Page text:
If you suffered an accident or were otherwise hurt on the job, you are typically entitled to workers’ compensation benefits in Massachusetts. These benefits will cover the cost of your medical treatment and a portion of your lost wages while you are out of work.
Medical Benefits Should Start Immediately
Workers’ compensation benefits in Massachusetts are designed to cover your medical treatment related to any work related injury. This is true whether you need an ambulance to get to the ER for surgery or just need a bandage to cover a couple of cuts and scratches. Typically, workers will tell providers that their treatment is for a work related injury. The provider will then bill the employer if it is self insured, or the workers’ compensation insurer.
Getting injured at work is a very serious matter, and you should take it seriously because the injury may be severe. If it is and you are trying to receive workers’ compensation, then these tips are important to consider. They can help you with the claims process, so that you can focus on your health and move on with your life.
Tell Your Manager
Immediately after getting injured, it is important to tell your manager, boss, or the person of authority on duty. Let them know what happened. The manager may have an obligation to record the injury and report it to the insurer and the department of industrial accidents. This is important because it may set in motion the claims process and certain obligations on the part of the employer and/or insurer.
Also, the sooner you report the injury, the fresher the incident is going to be in your head. This will help you to describe the accident as accurately as possible.
Workers compensation is a type of compulsory insurance, provided by employers for their employees, that provides wage replacement, medical expenses coverage and other benefits to employees for injuries arising out of and in the course of employment. As part of the grand bargain that led to employers having to carry this kind of insurance, workers’ compensation law prohibits employees from suing their employers if they are injured do to their employers’ negligence. So for example, if an employer negligently fails to provide a guardrail and because of that an employee falls and is injured, the employee would be entitled to workers’ compensation benefits but could not sue the employer for pain and suffering and other damages the way that he could if the accident happened at a store or a restaurant rather than at his place of employment.
On the job work accidents are never expected. When they do happen, they instantly change the life of the person who is injured. The injured individual may be facing a long recovery, expense of medical bills, loss of employment, or other life-changing disabilities. In the state of Massachusetts, workers may be entitled to compensation as a result of an on-the-job injury. Unfortunately, getting that compensation is not always easy.
When workers file a workers compensation claim, sometimes their employer or their insurance company does not treat them fairly. An insurance company may unexpectedly deny the workers claim. Or they may delay paying for medical treatment or withhold certain benefits that the injured individual is due. In these cases, it may be in the injured worker’s best interest to consult a Massachusetts workers compensation attorney.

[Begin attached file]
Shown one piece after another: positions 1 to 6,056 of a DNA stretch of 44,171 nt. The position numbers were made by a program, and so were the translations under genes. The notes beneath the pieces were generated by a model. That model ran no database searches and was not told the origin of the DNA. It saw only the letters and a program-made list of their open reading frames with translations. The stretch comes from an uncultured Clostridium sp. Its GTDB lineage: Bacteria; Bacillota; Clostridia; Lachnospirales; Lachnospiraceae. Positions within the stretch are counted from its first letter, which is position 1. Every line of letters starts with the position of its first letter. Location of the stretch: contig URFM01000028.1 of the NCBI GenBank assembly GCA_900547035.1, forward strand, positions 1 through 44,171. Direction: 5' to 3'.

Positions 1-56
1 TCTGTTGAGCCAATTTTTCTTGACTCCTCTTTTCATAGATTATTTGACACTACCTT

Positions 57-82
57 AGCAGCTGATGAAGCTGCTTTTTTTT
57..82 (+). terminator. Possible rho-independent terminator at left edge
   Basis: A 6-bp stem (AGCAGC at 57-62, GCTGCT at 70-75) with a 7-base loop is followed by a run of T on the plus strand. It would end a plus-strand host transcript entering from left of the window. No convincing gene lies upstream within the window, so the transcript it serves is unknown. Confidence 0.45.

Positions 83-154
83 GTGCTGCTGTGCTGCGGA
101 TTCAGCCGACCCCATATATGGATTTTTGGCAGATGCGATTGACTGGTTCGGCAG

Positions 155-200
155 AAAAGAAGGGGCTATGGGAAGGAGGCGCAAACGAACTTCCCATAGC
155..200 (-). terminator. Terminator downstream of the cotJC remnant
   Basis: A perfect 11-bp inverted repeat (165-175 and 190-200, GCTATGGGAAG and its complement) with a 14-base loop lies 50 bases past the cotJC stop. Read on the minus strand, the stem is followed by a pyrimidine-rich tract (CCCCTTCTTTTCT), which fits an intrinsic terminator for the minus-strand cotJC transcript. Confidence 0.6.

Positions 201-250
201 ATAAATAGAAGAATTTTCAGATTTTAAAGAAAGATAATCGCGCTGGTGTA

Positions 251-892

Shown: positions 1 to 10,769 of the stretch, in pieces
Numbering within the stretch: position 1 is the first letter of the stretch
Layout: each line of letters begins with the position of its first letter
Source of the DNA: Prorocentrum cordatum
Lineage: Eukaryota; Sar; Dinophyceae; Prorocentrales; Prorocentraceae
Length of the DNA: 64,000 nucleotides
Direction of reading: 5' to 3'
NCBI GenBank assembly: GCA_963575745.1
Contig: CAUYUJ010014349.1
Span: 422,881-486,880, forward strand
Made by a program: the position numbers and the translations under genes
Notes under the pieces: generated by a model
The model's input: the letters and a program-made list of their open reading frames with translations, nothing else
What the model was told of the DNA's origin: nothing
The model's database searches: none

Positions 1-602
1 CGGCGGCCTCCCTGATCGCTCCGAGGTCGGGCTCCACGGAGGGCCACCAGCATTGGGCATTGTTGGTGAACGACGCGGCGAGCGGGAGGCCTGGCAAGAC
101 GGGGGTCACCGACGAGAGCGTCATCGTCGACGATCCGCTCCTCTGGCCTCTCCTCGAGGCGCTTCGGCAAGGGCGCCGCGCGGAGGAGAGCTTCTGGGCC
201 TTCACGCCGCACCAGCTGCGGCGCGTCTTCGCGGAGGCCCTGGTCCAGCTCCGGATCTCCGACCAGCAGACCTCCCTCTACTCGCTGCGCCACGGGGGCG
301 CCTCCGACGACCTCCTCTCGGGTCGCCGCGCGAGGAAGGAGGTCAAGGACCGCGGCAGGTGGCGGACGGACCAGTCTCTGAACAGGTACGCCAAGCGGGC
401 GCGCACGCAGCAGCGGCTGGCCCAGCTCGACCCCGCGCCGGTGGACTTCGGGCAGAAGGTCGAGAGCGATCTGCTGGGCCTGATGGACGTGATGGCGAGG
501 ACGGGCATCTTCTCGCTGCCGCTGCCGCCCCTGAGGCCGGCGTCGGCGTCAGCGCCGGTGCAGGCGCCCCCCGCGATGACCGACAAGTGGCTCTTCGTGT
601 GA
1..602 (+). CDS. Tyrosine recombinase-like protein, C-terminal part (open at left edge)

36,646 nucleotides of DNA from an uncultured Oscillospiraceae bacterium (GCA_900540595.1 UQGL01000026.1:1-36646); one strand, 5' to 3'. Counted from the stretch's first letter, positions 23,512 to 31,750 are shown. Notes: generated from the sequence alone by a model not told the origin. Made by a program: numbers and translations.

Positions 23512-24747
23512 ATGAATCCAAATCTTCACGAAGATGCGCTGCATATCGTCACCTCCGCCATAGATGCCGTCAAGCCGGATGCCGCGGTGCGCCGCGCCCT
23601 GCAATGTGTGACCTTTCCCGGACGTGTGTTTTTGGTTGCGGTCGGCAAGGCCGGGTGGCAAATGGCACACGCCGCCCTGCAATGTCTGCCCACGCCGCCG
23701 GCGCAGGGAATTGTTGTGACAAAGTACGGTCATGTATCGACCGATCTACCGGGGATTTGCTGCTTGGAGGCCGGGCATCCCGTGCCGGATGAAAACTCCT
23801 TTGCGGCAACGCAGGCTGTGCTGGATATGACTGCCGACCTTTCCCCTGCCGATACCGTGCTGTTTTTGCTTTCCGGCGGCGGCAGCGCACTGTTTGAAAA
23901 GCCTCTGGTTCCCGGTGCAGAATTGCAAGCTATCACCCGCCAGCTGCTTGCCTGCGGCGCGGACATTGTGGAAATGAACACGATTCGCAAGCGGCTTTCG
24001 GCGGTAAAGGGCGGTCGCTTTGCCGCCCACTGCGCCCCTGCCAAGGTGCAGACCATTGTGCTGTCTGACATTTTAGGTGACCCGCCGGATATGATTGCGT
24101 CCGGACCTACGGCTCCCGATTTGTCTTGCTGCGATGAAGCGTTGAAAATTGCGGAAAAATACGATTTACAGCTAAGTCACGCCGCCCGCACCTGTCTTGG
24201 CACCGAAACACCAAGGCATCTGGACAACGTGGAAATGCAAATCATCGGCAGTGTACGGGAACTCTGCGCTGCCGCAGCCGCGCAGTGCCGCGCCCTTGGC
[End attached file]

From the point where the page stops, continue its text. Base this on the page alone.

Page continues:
If you are injured while working at your job in Massachusetts, it is important to know what your rights are. You may be entitled to workers compensation depending on the situation.
To be eligible for workers’ compensation benefits, you must show that you have an illness or injury that arises out of and in the course of your employment. In most instances, this fairly simple to do. A person injured at work while operating a forklift in his employer’s warehouse, for example, will have an injury that arose out of and in the course of his employment. But there are many times when the question is not so simple to answer. Workers compensation laws around this issue often become complicated questions of fact and law.
Employees in Massachusetts who suffer an illness or an injury arising out of and in course of employment are eligible for weekly compensation benefits during their period of incapacity from work. In addition to common workplace accidents, personal injuries include infectious or contagious diseases if the nature of the employment is such that the hazard of contracting such diseases by an employee is inherent in the employment. State law requires employers to carry workers’ compensation insurance coverage, and the carriers must provide the benefits for which the employee qualifies based on the nature of the injury and the resulting incapacity from work.
Temporary Disability Benefits
Injured workers who are unable to work for six days or more are entitled to weekly compensation benefits. They are entitled to receive 60 percent of their average weekly wage and are eligible to receive these benefits for up to three years, or 156 weeks.
It is an unfortunate fact of life that people can get injured on the job, and workplace injuries might result in everything from lost wages and medical bills to long-term disability and even death. Many who are injured on the job can qualify for workers’ compensation claims, but there are requirements and qualifications that must be met in order for a filed claim to be approved. If you are wondering if you have a basis for a claim in Massachusetts, it would be wise to consider the following points.